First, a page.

Thursday, March 9, 2000

Florida: Marta Pejouhy, 62, ordered to surrender her nearly 40 dogs

FLORIDA -- Even though Marta Pejouhy claims to love her 37 dogs, she cannot care for them properly, a Palm Beach County judge ruled in granting the city's request to gain custody of the animals.

The dogs were living alongside rats in a house rank with feces, urine and garbage, according to court documents. The pets were seized Jan. 22 during the execution of a search warrant at Pejouhy's home on Southeast 28th Avenue.

County Judge Susan Lubitz agreed with city officials that the conditions in the house were deplorable and found that Pejouhy, 62, is "unfit or unable to adequately provide for the animals."

Palm Beach County Animal Control officials said all the dogs are healthy enough to be put up for adoption. But first they must be sterilized, and officials are not prepared to start processing the dogs for adoption yet.

Pejouhy's attorney said Tuesday that he is trying to stop that process and get 10 of the dogs back for his client. Bert Shapero, who is representing Pejouhy, filed a motion on Wednesday asking Lubitz to reconsider her decision and impose a stay on any adoption proceedings.

Shapero said the conditions in Pejouhy's home might have been deemed unlivable for animal control officers, but the conditions were fine for animals, her primary interest.

"What we may not consider suitable for humans may be sufficient as far as dogs are concerned," Shapero said. "I haven't talked to a dog for a long time, so I don't know whether the dogs thought they were livable or not."

In her order, Lubitz noted that Pejouhy had taken measures to clean up her home, but said the only reason Pejouhy took those measures was because her dogs were seized.

The dogs seized were 12 retrievers, seven terriers, five hounds, four pit bulls, three German shepherds, and dogs of six other breeds.

Several were treated for minor medical conditions, said Liz Roehrich, animal control officer for Boynton Beach.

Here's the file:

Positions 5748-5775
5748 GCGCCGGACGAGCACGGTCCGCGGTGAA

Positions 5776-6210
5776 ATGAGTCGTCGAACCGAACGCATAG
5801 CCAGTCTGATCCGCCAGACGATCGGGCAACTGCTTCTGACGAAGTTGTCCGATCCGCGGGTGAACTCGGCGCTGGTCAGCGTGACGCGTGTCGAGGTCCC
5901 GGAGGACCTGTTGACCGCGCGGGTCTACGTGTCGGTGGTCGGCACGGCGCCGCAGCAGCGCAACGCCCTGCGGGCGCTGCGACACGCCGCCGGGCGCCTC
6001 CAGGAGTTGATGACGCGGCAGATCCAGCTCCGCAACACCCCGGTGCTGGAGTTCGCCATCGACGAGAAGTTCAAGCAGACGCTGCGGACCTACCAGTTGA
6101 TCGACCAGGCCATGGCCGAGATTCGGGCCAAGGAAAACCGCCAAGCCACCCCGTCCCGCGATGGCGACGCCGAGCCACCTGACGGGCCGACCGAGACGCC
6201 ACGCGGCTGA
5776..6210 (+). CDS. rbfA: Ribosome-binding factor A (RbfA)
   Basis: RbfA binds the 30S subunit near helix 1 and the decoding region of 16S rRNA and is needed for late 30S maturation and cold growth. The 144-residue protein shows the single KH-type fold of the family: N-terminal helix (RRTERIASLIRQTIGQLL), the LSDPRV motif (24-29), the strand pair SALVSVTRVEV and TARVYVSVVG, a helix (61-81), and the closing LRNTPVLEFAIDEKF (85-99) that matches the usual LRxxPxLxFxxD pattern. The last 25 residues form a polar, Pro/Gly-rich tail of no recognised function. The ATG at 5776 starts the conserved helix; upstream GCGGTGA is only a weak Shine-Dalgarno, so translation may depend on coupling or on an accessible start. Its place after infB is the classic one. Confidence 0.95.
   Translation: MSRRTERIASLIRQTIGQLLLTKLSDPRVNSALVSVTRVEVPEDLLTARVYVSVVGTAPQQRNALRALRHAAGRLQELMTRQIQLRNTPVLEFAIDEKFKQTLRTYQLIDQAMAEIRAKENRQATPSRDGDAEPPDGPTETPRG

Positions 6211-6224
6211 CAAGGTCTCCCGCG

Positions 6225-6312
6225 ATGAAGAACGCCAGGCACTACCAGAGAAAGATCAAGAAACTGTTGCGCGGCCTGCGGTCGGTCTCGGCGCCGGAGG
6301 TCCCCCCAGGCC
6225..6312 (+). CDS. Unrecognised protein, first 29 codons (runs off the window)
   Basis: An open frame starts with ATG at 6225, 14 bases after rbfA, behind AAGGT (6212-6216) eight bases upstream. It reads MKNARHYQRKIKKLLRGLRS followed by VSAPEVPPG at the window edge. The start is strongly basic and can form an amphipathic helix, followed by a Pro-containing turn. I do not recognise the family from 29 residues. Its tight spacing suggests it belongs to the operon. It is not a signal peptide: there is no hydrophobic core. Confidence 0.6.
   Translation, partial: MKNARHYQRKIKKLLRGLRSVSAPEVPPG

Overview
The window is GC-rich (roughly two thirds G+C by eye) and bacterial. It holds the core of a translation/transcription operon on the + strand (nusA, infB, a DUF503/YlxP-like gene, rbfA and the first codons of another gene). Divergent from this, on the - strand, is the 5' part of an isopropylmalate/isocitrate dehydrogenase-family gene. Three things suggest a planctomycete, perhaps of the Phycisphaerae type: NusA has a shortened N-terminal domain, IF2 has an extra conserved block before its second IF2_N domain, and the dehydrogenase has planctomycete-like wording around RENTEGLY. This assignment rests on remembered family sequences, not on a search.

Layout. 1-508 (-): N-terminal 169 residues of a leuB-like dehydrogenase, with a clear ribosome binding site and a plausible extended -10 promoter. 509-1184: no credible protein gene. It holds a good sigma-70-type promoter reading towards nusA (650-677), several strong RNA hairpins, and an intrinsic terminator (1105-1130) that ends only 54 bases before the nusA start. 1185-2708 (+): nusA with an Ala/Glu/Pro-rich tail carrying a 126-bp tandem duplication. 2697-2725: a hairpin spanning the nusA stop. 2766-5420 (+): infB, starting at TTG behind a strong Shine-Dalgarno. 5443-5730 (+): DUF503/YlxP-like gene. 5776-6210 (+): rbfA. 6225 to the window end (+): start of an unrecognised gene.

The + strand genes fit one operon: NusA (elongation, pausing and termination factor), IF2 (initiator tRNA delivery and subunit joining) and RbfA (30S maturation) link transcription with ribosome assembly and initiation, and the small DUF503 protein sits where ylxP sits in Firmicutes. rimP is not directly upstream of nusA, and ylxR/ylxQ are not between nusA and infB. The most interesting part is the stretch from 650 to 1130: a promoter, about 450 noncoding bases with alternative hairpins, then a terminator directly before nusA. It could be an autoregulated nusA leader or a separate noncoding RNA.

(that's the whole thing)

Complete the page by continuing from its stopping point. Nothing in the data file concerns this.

Many of the dogs were confined to crates that were too small or had been leashed to a chair. Others were chained to trees in the front yard, according to court documents. The yard was covered with feces, dirty food bowls, open bags of dog food and dead rats.

A veterinarian who assessed the dogs after they were seized said they appeared to be well-fed, but they had minor medical conditions such as eye and ear infections, hair loss, fly-bitten ears and open sores.

Pejouhy told animal control officers that she understood the situation was out of control, but that "at least [the dogs] are not at the pound being killed," according to court documents.

Animal control officers think Pejouhy finds stray dogs and keeps them in her home without notifying authorities, as required by state law.

"The bottom line is there were good intentions on her part, but they were very misguided," Roehrich said. "She would not relinquish these dogs. To keep them in those conditions was better than the alternative to her."

Lubitz denied the city's motion to require Pejouhy to pay for the costs associated with caring for her dogs since Jan. 22, which so far total more than $10,000.

Pejouhy owes fines in excess of $10,000 as a result of a lien on her property, city officials said. She has been fined $25 a day since Jan. 18, 1999, for failing to maintain her property.

(Sun Sentinel - March 9, 2000)